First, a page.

The Tule Springs Fossil Beds Monument in North Las Vegas was established two years ago, but will soon get its first designated walking trail. This trail will guide tourists through the open desert concealing millions of years worth of fossilized remains. Columbian mammoths, sabre-tooth cats and extinct species of camel and horses have all been exhumed from the ancient grounds.

A 10,000 foot walking trail, officially named the Tufa Trail, will be constructed,. The trailhead property will be handed over to the City of North Las Vegas to develop a design that conforms to the Council’s current development vision.

No one knows what the final design will look like, but Mayor John Lee asserted that “this is an urban national monument, and it needs an urban entrance.” Mayor Lee also added that “this historical site is a unique asset that we in North Las Vegas are extremely proud of, and with our new trail and trailhead, we are excited to share it with the world.”

Tule Springs Fossil Beds Monument Trail to Be Located by Villages at Tule Springs

When completed, the Tufa Trail will be accessible by an extension of North Fifth Street, but it will also be accessible by thousands of new neighbors. The large master planned community next door, the Villages at Tule Springs, will break ground early next year.

The Villages at Tule Springs is set to become the largest housing development since the 2009 recession hit the City of North Las Vegas. When complete, the project will span almost 2,000 acres and provide about 8,700 residences to the local community. City officials and local developers expect the Villages to become a hub for North Las Vegas economic growth, spurred by an influx of employment opportunities at the nearby Apex Industrial Park.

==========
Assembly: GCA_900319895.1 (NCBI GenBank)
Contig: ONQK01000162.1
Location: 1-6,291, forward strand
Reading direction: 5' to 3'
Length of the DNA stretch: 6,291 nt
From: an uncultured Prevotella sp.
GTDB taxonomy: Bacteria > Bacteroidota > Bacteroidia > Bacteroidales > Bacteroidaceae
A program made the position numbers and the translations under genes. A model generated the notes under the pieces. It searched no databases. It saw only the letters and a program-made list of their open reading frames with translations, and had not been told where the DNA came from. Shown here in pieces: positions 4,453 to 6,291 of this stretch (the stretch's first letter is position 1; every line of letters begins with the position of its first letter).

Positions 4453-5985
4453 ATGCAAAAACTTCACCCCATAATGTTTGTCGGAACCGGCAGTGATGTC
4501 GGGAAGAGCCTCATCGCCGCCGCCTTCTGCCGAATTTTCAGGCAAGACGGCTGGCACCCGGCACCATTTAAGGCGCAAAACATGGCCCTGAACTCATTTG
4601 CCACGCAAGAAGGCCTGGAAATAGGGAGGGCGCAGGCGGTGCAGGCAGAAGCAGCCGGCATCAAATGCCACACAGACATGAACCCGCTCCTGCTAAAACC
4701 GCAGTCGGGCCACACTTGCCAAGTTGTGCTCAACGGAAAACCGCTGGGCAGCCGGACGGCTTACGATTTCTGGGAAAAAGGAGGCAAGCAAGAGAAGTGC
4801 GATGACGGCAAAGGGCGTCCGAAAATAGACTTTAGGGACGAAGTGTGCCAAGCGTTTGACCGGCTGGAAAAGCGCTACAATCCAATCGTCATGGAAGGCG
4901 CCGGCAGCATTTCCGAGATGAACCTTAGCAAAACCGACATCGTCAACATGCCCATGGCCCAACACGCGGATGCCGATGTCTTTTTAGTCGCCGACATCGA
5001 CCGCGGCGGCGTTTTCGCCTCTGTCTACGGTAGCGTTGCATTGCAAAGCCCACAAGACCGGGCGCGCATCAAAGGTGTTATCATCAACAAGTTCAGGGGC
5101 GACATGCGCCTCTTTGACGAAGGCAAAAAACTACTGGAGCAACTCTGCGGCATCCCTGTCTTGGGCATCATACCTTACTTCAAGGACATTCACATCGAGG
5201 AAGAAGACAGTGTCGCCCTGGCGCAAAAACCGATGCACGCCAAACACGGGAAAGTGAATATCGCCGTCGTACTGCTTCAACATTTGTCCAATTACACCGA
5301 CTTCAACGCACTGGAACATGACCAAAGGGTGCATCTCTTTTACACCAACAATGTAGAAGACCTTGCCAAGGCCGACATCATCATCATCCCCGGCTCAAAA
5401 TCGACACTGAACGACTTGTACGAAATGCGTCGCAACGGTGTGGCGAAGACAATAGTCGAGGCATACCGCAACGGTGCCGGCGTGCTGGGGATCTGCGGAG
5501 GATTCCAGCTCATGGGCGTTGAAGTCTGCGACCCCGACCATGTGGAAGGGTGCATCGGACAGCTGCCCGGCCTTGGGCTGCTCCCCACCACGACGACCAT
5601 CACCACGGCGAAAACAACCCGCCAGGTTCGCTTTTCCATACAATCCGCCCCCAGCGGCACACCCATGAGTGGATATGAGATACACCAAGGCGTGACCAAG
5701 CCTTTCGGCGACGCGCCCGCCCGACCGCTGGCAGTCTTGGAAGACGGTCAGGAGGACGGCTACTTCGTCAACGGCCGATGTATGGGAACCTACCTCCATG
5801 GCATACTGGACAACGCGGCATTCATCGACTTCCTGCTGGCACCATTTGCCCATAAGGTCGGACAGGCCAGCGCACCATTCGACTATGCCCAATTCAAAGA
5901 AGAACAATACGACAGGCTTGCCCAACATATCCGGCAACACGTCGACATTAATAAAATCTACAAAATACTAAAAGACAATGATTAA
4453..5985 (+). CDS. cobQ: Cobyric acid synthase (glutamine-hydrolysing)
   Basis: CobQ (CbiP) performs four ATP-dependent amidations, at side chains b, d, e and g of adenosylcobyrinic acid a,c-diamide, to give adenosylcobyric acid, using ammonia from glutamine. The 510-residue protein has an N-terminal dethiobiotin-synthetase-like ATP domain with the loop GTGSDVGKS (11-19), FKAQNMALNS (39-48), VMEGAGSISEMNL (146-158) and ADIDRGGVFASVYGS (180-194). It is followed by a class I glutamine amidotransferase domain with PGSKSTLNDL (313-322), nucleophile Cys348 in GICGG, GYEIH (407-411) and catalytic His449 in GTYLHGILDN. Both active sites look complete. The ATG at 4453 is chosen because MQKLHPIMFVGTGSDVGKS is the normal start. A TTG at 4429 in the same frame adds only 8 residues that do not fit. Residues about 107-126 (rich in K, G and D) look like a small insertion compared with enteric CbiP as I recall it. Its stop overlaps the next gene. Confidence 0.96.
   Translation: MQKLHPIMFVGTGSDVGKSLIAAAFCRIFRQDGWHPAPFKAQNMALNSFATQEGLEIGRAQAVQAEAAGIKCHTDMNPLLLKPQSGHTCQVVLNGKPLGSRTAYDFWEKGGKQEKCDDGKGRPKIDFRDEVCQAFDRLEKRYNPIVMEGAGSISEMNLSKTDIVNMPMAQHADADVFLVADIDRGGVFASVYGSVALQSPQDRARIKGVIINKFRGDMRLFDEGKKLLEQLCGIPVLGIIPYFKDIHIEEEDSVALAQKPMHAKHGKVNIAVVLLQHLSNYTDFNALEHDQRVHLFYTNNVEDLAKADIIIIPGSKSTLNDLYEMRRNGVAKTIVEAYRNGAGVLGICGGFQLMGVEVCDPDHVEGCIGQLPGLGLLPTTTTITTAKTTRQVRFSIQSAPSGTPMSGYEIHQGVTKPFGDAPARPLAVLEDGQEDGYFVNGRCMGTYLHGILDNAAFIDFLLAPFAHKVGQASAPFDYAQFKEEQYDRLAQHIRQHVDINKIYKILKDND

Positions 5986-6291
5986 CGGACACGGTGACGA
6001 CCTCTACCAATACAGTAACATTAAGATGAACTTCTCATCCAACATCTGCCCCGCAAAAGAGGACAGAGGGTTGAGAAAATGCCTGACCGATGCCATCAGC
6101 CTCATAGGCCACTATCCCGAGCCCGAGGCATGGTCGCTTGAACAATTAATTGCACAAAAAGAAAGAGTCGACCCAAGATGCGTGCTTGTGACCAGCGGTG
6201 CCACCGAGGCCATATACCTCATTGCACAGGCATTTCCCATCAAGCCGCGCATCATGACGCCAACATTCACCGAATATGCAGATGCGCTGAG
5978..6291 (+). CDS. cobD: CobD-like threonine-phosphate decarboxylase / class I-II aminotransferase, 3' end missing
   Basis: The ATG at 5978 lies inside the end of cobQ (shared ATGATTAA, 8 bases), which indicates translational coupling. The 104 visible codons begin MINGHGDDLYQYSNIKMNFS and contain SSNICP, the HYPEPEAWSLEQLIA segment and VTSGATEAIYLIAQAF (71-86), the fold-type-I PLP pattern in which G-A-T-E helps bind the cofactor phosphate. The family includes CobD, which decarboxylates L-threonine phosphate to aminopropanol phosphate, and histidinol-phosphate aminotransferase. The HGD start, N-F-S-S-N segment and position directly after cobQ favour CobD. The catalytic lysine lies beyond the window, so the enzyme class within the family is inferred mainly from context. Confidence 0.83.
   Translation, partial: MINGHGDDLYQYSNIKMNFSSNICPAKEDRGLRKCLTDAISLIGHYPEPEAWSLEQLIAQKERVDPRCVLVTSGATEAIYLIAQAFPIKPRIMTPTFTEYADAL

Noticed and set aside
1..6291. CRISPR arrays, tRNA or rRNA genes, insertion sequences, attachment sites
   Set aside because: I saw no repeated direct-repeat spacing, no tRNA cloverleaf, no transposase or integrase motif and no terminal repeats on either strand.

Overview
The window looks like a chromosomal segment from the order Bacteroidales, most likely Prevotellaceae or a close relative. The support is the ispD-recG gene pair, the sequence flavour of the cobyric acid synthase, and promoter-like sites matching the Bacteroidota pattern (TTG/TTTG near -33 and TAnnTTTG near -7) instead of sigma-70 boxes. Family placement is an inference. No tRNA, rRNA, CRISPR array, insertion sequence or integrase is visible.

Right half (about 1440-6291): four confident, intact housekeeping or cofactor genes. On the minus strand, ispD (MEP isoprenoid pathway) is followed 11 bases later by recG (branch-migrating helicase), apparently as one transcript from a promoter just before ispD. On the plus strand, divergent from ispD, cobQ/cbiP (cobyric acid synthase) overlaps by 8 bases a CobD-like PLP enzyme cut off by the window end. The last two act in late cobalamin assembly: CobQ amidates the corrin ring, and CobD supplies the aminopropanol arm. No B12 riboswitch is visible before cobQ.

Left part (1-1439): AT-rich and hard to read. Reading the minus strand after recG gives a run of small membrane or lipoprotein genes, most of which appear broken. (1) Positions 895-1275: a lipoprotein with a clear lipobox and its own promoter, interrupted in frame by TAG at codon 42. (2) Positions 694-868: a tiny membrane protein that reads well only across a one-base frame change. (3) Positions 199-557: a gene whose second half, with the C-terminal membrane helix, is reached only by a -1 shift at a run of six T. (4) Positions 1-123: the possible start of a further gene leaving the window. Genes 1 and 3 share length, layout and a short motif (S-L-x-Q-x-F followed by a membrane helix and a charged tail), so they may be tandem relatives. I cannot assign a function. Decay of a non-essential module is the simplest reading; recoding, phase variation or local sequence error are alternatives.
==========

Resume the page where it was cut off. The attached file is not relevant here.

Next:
As part of a multi-party contract with the City of North Las Vegas and the National Park Service, Villages at Tule Springs developer KGB Capital Advisors will spend $5 million of their own cash to create access roads and a parking lot for the Tule Springs Fossil Beds Monument as well as constructing the Tufa Trail itself. After construction of the infrastructure is complete, the company will transfer the path to the National Park Service and the trailhead to the City.

A Park Millions of Years in the Making

The Tule Springs Fossil Beds National Monument was part of a legislation package signed into law in 2014 by President Barack Obama. Spanning 22,650 acres, the park is the State of Nevada’s only National Monument. It was designated to protect the eponymous fossil beds containing skeletal remains from the ice age and other prehistoric eras.

The park currently lacks facilities to help guide and accommodate tourists, something preservation groups hope to soon amend.

“The No. 1 question I get from people is where they can go to walk at the Tule Springs monument,” claims Jill DeStefano, president of the Protectors of Tule Springs,
and I never had an answer.” Her community activist group helped create the trail, and they will have some input into its final design.

“To finally be able to talk about this first trail is really exciting,” DeStefano gushed. “I think it’s just the start.”